CNMI Governor Approves Social Security Transition

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Fitial claims ‘problematic’ law will unbalance 2013 budget

By Emmanuel T. Erediano

SAIPAN, CNMI (Marianas Variety, Sept. 12, 2012) – Governor Benigno R. Fitial yesterday approved with reservations the second measure that moves government employees from the dying Northern Mariana Islands (NMI) Retirement Fund to U.S. Social Security.

In his transmittal message to the Legislature, Fitial described House Bill 17-315, which is now Public Law 17-82, as problematic.

The new law requires the CNMI government to remit 4 percent employer contribution to active members who will choose to roll over portions of their retirement money to the defined contribution (DC) plan.

It also allows members to leave the defined benefit (DB) plan and get their contributions back without penalty and without being required to quit their government job.

Moreover, it requires the government to remit its employer share for those who will decide to keep portions of their money with the defined benefit plan.

The amount of the employer contribution to the DB plan will be determined by the secretary of Finance.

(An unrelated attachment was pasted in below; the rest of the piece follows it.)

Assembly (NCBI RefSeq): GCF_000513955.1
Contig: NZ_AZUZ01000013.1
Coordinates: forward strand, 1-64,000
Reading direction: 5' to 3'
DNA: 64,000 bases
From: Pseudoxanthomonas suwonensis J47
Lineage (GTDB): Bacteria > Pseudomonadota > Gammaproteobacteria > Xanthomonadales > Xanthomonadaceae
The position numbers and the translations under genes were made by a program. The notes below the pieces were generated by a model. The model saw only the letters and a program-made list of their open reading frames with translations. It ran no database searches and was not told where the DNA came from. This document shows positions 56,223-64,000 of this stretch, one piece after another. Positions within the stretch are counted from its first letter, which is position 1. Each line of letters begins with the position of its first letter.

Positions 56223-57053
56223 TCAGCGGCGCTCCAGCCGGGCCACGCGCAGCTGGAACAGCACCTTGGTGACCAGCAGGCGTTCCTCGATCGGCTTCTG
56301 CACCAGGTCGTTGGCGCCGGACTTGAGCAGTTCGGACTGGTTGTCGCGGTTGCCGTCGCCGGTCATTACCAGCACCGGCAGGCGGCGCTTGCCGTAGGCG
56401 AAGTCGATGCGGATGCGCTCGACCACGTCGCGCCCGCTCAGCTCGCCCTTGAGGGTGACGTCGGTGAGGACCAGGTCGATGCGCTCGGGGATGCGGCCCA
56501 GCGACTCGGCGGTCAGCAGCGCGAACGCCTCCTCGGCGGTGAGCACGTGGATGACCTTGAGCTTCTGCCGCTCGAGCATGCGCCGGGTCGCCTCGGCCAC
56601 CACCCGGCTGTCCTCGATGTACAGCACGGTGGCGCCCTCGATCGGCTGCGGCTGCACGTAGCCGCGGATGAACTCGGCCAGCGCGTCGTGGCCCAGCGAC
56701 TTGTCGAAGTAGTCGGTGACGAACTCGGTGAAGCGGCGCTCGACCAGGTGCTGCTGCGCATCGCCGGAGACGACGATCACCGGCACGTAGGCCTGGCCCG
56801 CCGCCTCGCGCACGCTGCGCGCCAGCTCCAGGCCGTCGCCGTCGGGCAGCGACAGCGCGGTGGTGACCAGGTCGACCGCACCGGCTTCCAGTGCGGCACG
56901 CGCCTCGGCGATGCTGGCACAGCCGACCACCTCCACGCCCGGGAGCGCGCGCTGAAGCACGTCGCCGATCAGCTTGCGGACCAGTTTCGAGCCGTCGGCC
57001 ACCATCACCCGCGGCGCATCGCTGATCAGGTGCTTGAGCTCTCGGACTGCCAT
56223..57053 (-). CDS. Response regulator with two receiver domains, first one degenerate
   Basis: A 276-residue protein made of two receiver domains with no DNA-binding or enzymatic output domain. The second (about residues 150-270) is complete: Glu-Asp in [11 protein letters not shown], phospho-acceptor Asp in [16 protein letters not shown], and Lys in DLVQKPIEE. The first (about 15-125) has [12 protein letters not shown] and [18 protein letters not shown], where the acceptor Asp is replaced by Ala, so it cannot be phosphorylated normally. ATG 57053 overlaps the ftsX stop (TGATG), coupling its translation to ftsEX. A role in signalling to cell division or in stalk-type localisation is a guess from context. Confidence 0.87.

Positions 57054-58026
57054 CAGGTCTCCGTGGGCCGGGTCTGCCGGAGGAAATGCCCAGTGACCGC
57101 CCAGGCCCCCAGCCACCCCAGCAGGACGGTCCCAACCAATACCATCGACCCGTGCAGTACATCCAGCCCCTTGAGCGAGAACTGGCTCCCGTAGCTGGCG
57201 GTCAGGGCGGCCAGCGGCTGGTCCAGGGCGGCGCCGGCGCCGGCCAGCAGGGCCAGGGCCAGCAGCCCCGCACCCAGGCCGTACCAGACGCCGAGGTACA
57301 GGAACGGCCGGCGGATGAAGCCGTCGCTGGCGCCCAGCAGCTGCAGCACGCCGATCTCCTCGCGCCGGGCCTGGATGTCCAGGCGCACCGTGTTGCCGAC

Fitial said continuing the 4 percent employer contribution for the DC plan members makes the conversion to U.S. Social Security "less fair" because employees who will stay with the DC plan are maintaining an individual plan, and "thereby [are] the sole beneficiaries of the employer contribution."

In contrast, he added, the employer contribution for those who will stay with the DB plan benefits all members of the plan.

Aside from this "unfairness" the governor said the new law will also make the fiscal year 2013 budget bill unbalanced. He said the budget measure does not take into account the additional obligation of paying the 4 percent employer contribution for the DC plan members.

Fitial said he is now urging Legislature to amend the measure and remove the additional requirement of paying the 4 percent employer contribution to the DC plan, or to identify new funding resources to make the FY ’13 budget bill balanced.

Another problem with the new law, the governor said, is that the transition to the federal pension program is more disadvantageous to the defined benefit plan members.

In a telephone interview, Senate President Paul A. Manglona, Ind.-Rota said the purpose of allowing the roll over to the DC plan is actually to make it fair.

He noted that some private sector employers remit 4 percent in employer contribution to their workers’ DC plan. He said it is just fair that government employees who will move to the DC plan will get the same treatment from their employer.

Manglona said the Senate’s amendment is basically to retain the status quo in the government’s DC plan.

The new law, he added, addresses the many issues facing government employees.

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